Over 250,000 names added to an online database of Irish births, marriages, and deaths.

In 2017, over 250,000 names were added to an online database of Irish births, marriages, and deaths. The Irish Genealogical Research Society (IGRS) first established a marriage database in 2014 when it put 40,000 marriage certificates online, subsequently adding entries for births and deaths too.

The work was particularly arduous as many public records were destroyed during the Irish Civil War in 1922 when the newly composed Free State Army attacked and destroyed the Four Courts where the records were housed. But despite this, three years after their initial launch, the organization made a quarter of a million entries.

To do so, the IGRS regularly trawled through newspaper articles, obituaries, gravestones, military and church records all to expand their own records. In a statement on their website Chairman Steven Smyrl said, “It is surprising that newspapers are still a much-underutilized source for biographical information. In particular, notices of death become more common from the 1830s onwards as the middle classes begin to grow in strength and numbers.”

Read more: What are the top 100 Irish last names?

Irish Genealogical Research Society’s Birth Database Doubles in Size to 20,000 https://t.co/vG79VvMVGx pic.twitter.com/TYrVKmUtsb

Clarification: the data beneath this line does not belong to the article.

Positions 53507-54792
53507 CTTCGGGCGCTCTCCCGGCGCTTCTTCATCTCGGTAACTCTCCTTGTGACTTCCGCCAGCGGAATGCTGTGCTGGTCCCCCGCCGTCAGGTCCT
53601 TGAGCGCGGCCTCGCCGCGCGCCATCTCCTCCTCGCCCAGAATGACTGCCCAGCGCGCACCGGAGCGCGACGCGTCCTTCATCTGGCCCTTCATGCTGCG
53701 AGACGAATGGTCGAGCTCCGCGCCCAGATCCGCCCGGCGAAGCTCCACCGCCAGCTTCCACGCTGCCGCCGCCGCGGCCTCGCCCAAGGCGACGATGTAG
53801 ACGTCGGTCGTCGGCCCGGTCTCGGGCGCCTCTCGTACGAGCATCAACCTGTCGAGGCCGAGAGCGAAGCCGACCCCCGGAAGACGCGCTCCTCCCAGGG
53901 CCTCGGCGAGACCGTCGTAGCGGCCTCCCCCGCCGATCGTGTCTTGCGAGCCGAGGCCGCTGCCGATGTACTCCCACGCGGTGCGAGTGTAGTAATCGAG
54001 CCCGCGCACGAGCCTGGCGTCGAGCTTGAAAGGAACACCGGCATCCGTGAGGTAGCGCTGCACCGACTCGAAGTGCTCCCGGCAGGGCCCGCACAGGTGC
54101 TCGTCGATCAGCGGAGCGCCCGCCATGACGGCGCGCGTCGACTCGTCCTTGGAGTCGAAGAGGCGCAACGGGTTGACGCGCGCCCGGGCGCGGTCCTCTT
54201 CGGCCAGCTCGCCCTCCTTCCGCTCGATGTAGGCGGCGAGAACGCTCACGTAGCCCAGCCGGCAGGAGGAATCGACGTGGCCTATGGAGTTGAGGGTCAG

— Dick Eastman (@dickeastman) October 5, 2016

They also made significant progress thanks to the British Civil Service Evidence of Age Index, which helped them add 1,400 births and 1,200 marriages to their database.

As the records date back centuries, occasionally people themselves lacked formal documentation for their own births and had to rely on the sworn testimony of their friends and families.

One such person was James Carey who was born just a year before the first year of the Great Famine in Clonoulty, County Tipperary. 22 years later his neighbor Patrick Tierney provided sworn testimony as to his birth on 7th January 1844, commenting: “I can declare to same from the fact that my father died on said day.”

The Early Irish Marriage Index is completely free to all who wish to use it, those wishing to browse the Early Irish Birth and Death Indexes are required to take out membership of the IGRS.

* Originally published in 2017.